hide Sorting

You can sort these results in two ways:

By entity
Chronological order for dates, alphabetical order for places and people.
By position (current method)
As the entities appear in the document.

You are currently sorting in ascending order. Sort in descending order.

hide Most Frequent Entities

The entities that appear most frequently in this document are shown below.

Entity Max. Freq Min. Freq
W. T. Sherman 486 0 Browse Search
United States (United States) 174 0 Browse Search
John A. Logan 150 0 Browse Search
Henry W. Slocum 144 0 Browse Search
J. B. Hood 138 0 Browse Search
Atlanta (Georgia, United States) 137 3 Browse Search
Montgomery Blair 125 1 Browse Search
Judson Kilpatrick 96 0 Browse Search
William J. Hardee 89 1 Browse Search
Oliver O. Howard 80 8 Browse Search
View all entities in this document...

Browsing named entities in a specific section of Oliver Otis Howard, Autobiography of Oliver Otis Howard, major general , United States army : volume 2. Search the whole document.

Found 245 total hits in 94 results.

... 5 6 7 8 9 10
June 2nd, 1865 AD (search for this): chapter 2.14
hem as individuals or by encouraging joint companies. In closing my announcements I simply notified all accounting officers that they were subject to the army regulations and that all agents were under military jurisdiction; the last clause called for frequent correspondence, and all the reports which were demanded by law to be addressed to the commissioner himself. My proposed instructions were submitted to the President. He favored them. Beneath my signature is written: Approved June 2, 1865. Andrew Johnson, President of the United States. The foregoing statements show the principles and methods under which I began a systematic Government work. While trying to familiarize myself with the whole field so suddenly spread before me, with no precedents to guide me, there had come to headquarters during the first week such an accumulation of subjects relating to the District of Columbia, to the freedmen's village near Arlington, and to the neighborhood of the District of Colu
largely at work, cultivating plantations and abandoned lands; but owners who had been called disloyal to the Government were already seeking recovery of their farms and forcibly to displace the freedmen. So with Mr. Stanton's sanction I ordered that all such land under cultivation by the freedmen be retained in their possession until the growing crops should be secured for their benefit, unless full and just compensation were made for their labor and its products, and for expenditures. May 30th I gave out another body of instructions. The newly appointed assistant commissioners not already at their posts were to hasten thither, acquaint themselves with their fields, and do all in their power to quicken and direct the industry of the refugees and freedmen, in order that their communities might do all that could be done for the season, already so far advanced, to prevent starvation and suffering, and promote good order and prosperity. I gave further rules for assistant commissi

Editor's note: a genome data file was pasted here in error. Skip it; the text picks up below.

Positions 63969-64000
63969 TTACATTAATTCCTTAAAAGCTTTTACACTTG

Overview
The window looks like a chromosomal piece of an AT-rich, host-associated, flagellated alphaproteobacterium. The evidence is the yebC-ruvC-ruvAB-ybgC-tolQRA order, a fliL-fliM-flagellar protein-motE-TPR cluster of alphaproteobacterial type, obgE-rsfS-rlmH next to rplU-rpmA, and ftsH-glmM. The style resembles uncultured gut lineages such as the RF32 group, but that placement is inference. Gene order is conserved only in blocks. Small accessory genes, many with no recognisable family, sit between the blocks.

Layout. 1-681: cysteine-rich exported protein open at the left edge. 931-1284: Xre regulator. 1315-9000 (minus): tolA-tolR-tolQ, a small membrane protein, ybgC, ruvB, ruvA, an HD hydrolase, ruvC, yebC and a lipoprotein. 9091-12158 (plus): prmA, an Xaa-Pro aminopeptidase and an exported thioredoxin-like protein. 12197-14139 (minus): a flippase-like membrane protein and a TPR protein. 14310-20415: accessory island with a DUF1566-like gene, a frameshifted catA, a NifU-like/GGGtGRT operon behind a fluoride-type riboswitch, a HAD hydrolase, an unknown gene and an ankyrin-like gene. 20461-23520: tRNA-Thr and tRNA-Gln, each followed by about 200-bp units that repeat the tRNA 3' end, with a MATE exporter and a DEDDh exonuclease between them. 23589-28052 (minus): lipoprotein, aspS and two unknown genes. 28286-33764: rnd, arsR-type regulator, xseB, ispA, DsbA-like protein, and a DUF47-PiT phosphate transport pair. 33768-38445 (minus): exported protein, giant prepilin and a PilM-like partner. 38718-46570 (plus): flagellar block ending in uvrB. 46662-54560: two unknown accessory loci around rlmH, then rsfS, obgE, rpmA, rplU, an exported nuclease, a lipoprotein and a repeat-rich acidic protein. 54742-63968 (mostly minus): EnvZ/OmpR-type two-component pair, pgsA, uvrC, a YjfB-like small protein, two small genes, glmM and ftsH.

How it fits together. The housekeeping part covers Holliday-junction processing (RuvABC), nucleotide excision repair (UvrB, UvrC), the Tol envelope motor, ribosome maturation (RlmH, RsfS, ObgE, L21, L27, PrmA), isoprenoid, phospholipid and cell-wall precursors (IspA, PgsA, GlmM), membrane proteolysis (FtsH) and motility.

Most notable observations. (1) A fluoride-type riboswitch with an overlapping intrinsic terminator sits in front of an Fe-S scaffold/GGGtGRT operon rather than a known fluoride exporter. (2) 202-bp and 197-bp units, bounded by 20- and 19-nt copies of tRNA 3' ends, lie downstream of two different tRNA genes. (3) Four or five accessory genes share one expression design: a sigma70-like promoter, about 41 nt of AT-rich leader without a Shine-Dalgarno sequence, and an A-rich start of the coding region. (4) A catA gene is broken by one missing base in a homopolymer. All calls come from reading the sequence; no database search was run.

Chapter 48: organization of the freedmen's Bureau and my principles of action By following the army movements it will be noticed that my column reached the vicinity of Petersburg, Va., at evening May 6, 1865. Here it rested Saturday and Sunday and renewed its march the ensuing Monday; and as the divisions went through the town we passed in review before a multitude of interested spectators. At ten o'clock the morning of May 9th, we arrived at Manchester, opposite Richmond, where were General Halleck's headquarters. I paid a brief visit to the late Confederate capital, and after my return to Manchester, issued orders of march pursuant to General Sherman's instructions for my two corps to proceed via Hanover Court House to Alexandria and Washington. Blair's corps was to set out the 12th, and Logan's to follow on the 13th. I then with my staff intended to go on with Blair's head of column. But while there at Manchester, the following dispatch, which greatly surprised me, wa
September, 1865 AD (search for this): chapter 2.14
the South and West. The daily issue then amounted to upward of 144,000 rations. For the ensuing June, July, and August, the indigent groups, though constantly shifting ground, were, in the aggregate, somewhat increased. The number of persons relieved by our Bureau commissariat daily during August was 148,120. Without doubt many freedmen and poor whites, from the seeming helplessness of their condition, like pensioners, were, through this source, expecting a permanent support. By September, 1865, when the Bureau had been sufficiently organized and at work so as to take entire charge of all gratuitous relief, by a rigid examination of every applicant, by the rejection of all who could support themselves by labor, and by the process of finding work for the willing, the number assisted was reduced to 74,951; and from that time on, there was a constant reduction. In the process of extending our organization through the South, by May 18th, I was able to recommend eight officers f
... 5 6 7 8 9 10